Stormwater Management, Water Conservation, Energy Efficiency, Indoor Air Quality, Advanced Building Envelope
Yobi Apartments begins with a simple assertion: A large number of people living together in a communal setting need an architecture that is designed to bring people together in ways that encourage community. This project fulfills a triple bottom line model, exceeding its competitors by supporting social connectedness, site efficiency and sustainability.
Yobi Apartments is a different kind of project than “microhousing” that has come before. Whereas most micro projects are organized as a cluster of townhouses with multiple entries and stairwells, Yobi Apartments is designed as a single building with one entry at the street. Residents are welcomed home at the ground floor by a generous commons featuring a lounge, fireplace, kitchen, study room, laundry, mailboxes, and media room. Access to the private rooms is through the commons, activating the space and creating opportunity for chance encounters among the residents. The commons provides a public counterpart to the private units, a place to bring people together for movie night, weekend dinners, study groups, etc.—the kind of social glue that can make living with 50 other people into a positive, desirable experience.
Additionally, each level has what we’ve dubbed a “pajama commons”—a communal kitchen where immediate neighbors can cook together and hang out in a more casual setting. Communal spaces look out onto the street, providing positive “eyes on the street,” as well as visual activity along the street edge.
The project has a number of notable sustainable features. It is certified Built Green 4 Star, which means that it has met sustainable criteria over a broad range of categories, including stormwater management, water use, energy use, indoor air quality, and waste reduction.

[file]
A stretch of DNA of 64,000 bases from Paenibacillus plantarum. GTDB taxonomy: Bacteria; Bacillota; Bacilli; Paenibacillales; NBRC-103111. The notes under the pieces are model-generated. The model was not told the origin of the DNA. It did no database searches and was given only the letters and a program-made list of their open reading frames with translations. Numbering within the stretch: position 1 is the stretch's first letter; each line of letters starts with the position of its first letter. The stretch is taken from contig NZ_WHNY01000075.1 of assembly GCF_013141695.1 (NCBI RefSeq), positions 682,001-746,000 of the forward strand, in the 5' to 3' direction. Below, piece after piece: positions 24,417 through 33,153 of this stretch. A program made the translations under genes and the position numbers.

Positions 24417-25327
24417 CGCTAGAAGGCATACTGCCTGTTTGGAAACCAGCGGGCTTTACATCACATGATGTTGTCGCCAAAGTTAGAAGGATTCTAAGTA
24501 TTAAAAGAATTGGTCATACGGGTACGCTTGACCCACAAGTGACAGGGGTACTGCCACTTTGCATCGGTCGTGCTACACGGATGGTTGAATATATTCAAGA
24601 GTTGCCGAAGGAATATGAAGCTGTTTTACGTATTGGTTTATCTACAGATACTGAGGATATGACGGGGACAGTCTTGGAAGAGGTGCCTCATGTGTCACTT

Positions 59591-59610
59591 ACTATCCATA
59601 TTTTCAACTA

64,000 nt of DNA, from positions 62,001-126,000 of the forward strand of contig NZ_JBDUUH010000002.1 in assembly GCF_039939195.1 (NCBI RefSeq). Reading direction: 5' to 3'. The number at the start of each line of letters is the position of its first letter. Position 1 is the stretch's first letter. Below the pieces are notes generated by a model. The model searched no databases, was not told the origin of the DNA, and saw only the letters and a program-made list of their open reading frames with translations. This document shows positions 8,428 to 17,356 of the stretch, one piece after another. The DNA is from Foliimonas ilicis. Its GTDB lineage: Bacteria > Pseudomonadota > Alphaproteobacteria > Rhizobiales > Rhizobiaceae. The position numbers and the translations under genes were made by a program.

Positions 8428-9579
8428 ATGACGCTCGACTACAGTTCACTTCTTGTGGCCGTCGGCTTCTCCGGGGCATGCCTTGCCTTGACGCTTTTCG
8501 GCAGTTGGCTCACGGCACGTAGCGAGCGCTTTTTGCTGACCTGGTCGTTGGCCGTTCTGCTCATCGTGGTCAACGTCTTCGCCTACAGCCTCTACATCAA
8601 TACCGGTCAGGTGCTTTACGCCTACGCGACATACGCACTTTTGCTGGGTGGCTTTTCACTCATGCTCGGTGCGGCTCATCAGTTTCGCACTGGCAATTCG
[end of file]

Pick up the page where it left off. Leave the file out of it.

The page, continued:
The amenity area, large windows and balconies are located on the south façade of the building, to take advantage of passive solar gain and light at low sun angles. Sunshades, balconies and roof overhangs provide shading when the sun angle is high. Roof overhangs also protect the building materials from inclement weather.
A bioretention planter, permeable pavement surface, and landscape plantings support responsible stormwater management through on-site infiltration, while providing visually appealing features to residents.
The project has a number of energy saving features, including a high performance exterior envelope, spray foam insulation, passive solar design, high efficiency lighting, and high efficiency gas boilers. All together, the project has an energy use budget that is 60% of what is required under the current energy code. That’s pretty good in and of itself, but it’s only half of the picture. The project is particularly interesting when you look at its energy usage.
Energy use for buildings is usually measured in a unit called EUI, which is a measure of Kbtu per sf per year. This is a common way of comparing one building to another in terms of efficiency, but micro-housing is somewhat unusual in that it is very space efficient and each occupant uses dramatically less square footage than what you see in a typical apartment building.
A typical code compliant apartment building will have an EUI of about 40. If you include common areas and circulation, a conventional apartment takes up about 800 SF of floor area for each unit. The Yobi Apartments has an EUI of 38 but Yobi uses only 280 SF per unit. So, when you take into account how space efficient micro apartments are, you start to see just how energy efficient small apartments can be. A person living in the Yobi uses roughly 1/3 of the energy of someone living in a conventionally designed apartment building.
Another thing Yobi Apartments has working for it is that its economics look really good. The apartment format of the building is much more space efficient than its townhouse-pod predecessors, so it's not just more desirable from a user standpoint —it's a better development model.
Sited next to Seattle University, Yobi Apartments is perfectly located for high density, lower cost, quality housing with an emphasis on community.
Architect: Neiman Taber
PM/GC: The Metropolitan Companies, Inc.